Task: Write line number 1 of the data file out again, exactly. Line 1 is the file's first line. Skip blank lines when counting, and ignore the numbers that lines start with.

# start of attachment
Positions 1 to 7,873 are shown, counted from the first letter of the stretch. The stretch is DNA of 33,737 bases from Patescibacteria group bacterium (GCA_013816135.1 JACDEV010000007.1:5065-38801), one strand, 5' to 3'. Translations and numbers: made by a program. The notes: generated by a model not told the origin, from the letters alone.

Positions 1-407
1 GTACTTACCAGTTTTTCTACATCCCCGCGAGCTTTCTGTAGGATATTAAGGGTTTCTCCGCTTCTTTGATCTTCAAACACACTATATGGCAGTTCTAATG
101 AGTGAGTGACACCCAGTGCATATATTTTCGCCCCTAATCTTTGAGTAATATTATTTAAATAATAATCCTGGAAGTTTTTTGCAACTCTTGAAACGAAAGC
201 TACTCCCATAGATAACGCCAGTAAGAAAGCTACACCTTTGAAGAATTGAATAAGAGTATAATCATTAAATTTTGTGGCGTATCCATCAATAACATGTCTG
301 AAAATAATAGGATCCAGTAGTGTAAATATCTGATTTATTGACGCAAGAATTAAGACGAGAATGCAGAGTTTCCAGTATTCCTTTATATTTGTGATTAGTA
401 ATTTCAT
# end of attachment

Positions 1 to 7,873 are shown, counted from the first letter of the stretch. The stretch is DNA of 33,737 bases from Patescibacteria group bacterium (GCA_013816135.1 JACDEV010000007.1:5065-38801), one strand, 5' to 3'. Translations and numbers: made by a program. The notes: generated by a model not told the origin, from the letters alone.